The concerning link between energy drinks and eating disorders.

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Preliminary data to be presented at the country’s first energy drink conference suggests some women are using the drinks to replace meals.

The two-day conference, which begins at Deakin University on Thursday, has been created as an independent forum for research in the emerging field.

In addition to high levels of caffeine and sugar, many energy drinks also contain additives such as guarana and taurine.

Scientists say these ingredients have not been studied properly.

It is thought some young women are turning to energy drinks, particularly sugar-free varieties, because the caffeine content suppresses appetite.

There is concern the high levels of caffeine in drinks can lead to conditions like anxiety and heart problems.

Sugar-free drinks used as appetite suppressant

Associate Professor Ross King from Deakin University said he was prompted to look at energy drinks and eating disorders through his work as a psychologist.

During his clinical work with eating disorder patients, he noticed many used sugar-free colas as a meal replacement tool or to boost energy.

He decided to investigate whether similarly caffeinated beverages such as energy drinks were also used.

His study of 97 women between the ages of 18 and 25 found some were using energy drinks, particularly sugar-free varieties, to stave off hunger.

We know people with eating disorders do abuse caffeine so this provides a new avenue for them to use energy drinks as a way of replacing meals and creating a sense of fullness.

About one-third of those studied drank energy beverages and the main reasons were alertness or concentration and to prevent hunger or replace a meal.

Those who consumed energy drinks were more likely to meet criteria that suggested they had poor body image, a symptom associated with eating disorders.

“We know people with eating disorders do abuse caffeine so this provides a new avenue for them to use energy drinks as a way of replacing meals and creating a sense of fullness,” Associate Professor King said.

“Because they’re physically compromised, I think that’s raised a real concern about issues around energy drink abuse.

“It adds another risk factor to their physical health.”

More research needed to investigate early results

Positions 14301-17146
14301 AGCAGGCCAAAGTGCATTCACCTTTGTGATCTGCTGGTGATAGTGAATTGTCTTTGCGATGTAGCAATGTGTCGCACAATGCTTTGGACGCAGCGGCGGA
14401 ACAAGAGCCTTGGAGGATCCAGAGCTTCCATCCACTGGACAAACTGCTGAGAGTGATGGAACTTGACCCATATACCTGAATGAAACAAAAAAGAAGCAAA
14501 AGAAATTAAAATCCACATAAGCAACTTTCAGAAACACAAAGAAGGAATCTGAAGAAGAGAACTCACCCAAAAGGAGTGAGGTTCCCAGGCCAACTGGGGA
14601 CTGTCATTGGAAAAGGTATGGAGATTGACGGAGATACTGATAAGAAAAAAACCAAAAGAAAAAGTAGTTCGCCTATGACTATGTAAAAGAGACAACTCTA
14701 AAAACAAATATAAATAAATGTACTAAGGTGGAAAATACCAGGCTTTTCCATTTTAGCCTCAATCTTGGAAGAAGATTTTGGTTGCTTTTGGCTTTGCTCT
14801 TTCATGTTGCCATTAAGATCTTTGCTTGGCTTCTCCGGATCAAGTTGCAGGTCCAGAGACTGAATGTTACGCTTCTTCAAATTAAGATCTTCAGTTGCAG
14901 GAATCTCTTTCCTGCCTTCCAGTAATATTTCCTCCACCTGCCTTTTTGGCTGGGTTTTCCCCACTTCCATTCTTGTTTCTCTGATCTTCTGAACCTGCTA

While it was a small study, Associate Professor King said the preliminary results suggested a larger inquiry was needed.

"There hasn't been a lot of research around energy drinks and eating disorders," he said.

"[The study] does suggest energy drinks are being used by some individuals as a means to control weight."

Associate Professor King said they also found children aged between 12 and 18 were using the drinks for weight loss, which was concerning.


However, he said most energy drink marketing in Australia was aimed at the male market.

Researchers frustrated by industry presence

Associate Professor Peter Miller, who helped organise the forum, said researchers had been frustrated by industry researchers and lobbyists at other conferences.

No researchers who had received industry grants or drink representatives were invited to the conference.

"We're seeing a real muddying of the water by industry, they're confusing the situation," Associate Professor Miller said.

"We've had industry doing a lot of research and publishing on selected samples and very selected issues around energy drinks, particularly around alcohol consumption.

"Where all the independent research finds problems, all the funded research by industry doesn't seem to be finding problems and we think that's a real issue."

Associate Professor Miller said, during his own work looking at energy drinks and alcohol, he had been on the receiving end of legal action from the liquor industry.

The Australian Beverages Council wrote to the university, unhappy to be excluded from the conference.

"We need really good independent research to find concrete evidence," Associate Professor Miller said.

Other topics being discussed at the conference include combined energy drink and alcohol usage, whether risk-taking behaviour was associated with the drinks, consumption by children, advertising and marketing, impact on the heart and parent perceptions.

Claims 'perplexing and disappointing'

Soft drink manufacturers said energy drinks were safe if consumed at recommended levels.

The peak body for soft drinks, the Australian Beverages Council, said it was frustrated conference organisers did not want to have an "open dialogue" with industry.

Chief executive Geoff Parker said it meant the industry could not work with health experts.

"The industry recognises the key role it needs to play in educating the Australian public about consumption of energy drinks," he said.

"As an industry that values open and collaborative approach to issues, we find this stance both perplexing and disappointing."

Mr Parker said the industry had a long history of taking a proactive approach, including a set of voluntary commitments that was taken up by all companies.

"These include not selling energy drinks in any school, not directing marketing or advertising towards children and ensuring no promotional activities encourage excessive consumption of energy drinks."

If this post brings up any issues for you, you can contact The Butterfly Foundation for Eating Disorders via their website ( or on their National Support Line (1800 33 4673).